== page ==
Question about Fisher and Paykel 23 in. DD-603SS Built-in Dishwasher
My dish drawer is 3 years old now. It is a DS603I. I just had a F1 problem that I cured by blow drying the control board inside the unit. I ran 1 load about 1/2 way and the dish drawer shut down. Now it just turns on and off for hours and then quits. A couple hours go by and it starts up again with the on and off routine. Any one know the problem here?
You wrote "I had a F1 problem that I cured by blow drying the control board"
I see techs on other sites telling people to "blow dry" the mains filter board (which has the flood sensor and controls lid motor operation) and it always makes me wince.
F1 is a flood condition. All you do by drying out the board is stop the machine from trying to tell you something is wrong with it. There is a reason why the board got wet in the first place. You won't cure anything by simply drying it out if there is an underlying condition causing a leak.
On your dishwasher, as you may or may not be aware, the lid is controlled by two motors that pull the lid down onto the top of the drawer in order to provide a seal. If, for some reason, the lid either does not come down on one or both sides or something is interfering with the lid's mechanical operation, the machine will leak, and the flood sensor will trip. The machine will appear to "go on by itself" and run the drain pump constantly.
The cure is to determine what happened.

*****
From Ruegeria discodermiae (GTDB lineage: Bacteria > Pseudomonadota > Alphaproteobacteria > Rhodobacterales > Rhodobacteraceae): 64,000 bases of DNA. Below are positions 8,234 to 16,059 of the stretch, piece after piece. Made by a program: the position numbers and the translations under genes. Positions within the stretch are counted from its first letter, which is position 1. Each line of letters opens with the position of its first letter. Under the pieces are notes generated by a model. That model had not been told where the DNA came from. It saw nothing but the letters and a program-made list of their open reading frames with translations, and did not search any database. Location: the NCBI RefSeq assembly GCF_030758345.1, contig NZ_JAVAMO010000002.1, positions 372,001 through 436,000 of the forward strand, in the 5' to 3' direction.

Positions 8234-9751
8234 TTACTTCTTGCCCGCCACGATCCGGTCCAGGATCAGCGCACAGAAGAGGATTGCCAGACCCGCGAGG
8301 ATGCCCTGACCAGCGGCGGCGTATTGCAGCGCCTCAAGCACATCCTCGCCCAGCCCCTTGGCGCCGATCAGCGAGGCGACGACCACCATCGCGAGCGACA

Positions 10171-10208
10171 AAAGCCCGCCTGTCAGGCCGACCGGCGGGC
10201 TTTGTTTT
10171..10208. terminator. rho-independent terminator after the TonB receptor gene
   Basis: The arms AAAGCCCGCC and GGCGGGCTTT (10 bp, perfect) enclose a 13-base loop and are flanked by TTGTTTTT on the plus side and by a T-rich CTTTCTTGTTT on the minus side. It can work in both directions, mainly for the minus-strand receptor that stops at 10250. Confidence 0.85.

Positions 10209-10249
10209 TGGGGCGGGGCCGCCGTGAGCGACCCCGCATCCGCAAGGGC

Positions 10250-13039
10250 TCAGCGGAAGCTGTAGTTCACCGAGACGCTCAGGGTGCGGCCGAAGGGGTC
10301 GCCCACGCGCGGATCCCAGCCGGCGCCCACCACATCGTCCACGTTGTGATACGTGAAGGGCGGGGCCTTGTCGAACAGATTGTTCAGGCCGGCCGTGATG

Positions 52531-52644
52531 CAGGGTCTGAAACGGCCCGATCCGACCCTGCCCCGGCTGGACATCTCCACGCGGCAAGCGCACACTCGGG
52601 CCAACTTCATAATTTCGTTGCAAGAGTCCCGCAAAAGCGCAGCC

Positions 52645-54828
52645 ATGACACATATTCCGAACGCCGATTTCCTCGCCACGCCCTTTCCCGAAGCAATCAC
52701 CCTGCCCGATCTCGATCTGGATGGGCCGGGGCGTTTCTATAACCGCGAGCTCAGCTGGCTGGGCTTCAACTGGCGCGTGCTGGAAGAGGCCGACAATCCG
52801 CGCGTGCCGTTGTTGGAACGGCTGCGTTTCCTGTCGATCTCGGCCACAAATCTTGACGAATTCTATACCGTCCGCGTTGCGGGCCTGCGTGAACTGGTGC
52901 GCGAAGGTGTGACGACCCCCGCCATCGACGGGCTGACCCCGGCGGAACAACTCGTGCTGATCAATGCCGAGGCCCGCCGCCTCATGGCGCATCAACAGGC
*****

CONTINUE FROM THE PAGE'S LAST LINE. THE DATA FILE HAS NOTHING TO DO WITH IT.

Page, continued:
1. Improper loading:
When someone places a tall dish, utensil, etc in the wrong position, it will "prop" the lid ajar when the lid comes down. A gap of even 1/4" can cause a leak. It is in cases such as this that drying out the mains filter board (yes it is called mains plural) will restore machine operation, as it was a temporary issue that caused the leak (More on this later).
2. Broken hose link support strap:
On older model 603's, there is a nylon strap that guides the hoses and wiring harness as you open and close the drawer. Over time, this strap can break right in the middle. What happens next, is when the drawer is closed, the strap gets caught between the lid and the drawer's edge, causing a leak. This is easy to see if you dis-engage the tub clips on the drawer rails and slide the drawer forward enough to see the strap behind the drawer. In a case such as this you can blow-dry that board all you want; it's not going to do much good, as the machine will leak again as soon as that strap gets caught in the lid. The fix is to replace the broken link support with the updated kit from Fisher Paykel, which is a part number 528437. You can purchase them here:
On double-drawer machines, I always replace both straps, even if only one is broken.
3. Worn or inoperative lid actuator/motor:
As mentioned, the lid is motorized. There are two motors, one on each side of the drawer. They can become worn mechanically, or they can fail electrically or fail to operate because that mains filter board is not sending the signal to one or both motors. The machine's main control board (the one where you select cycles) can also cause a problem.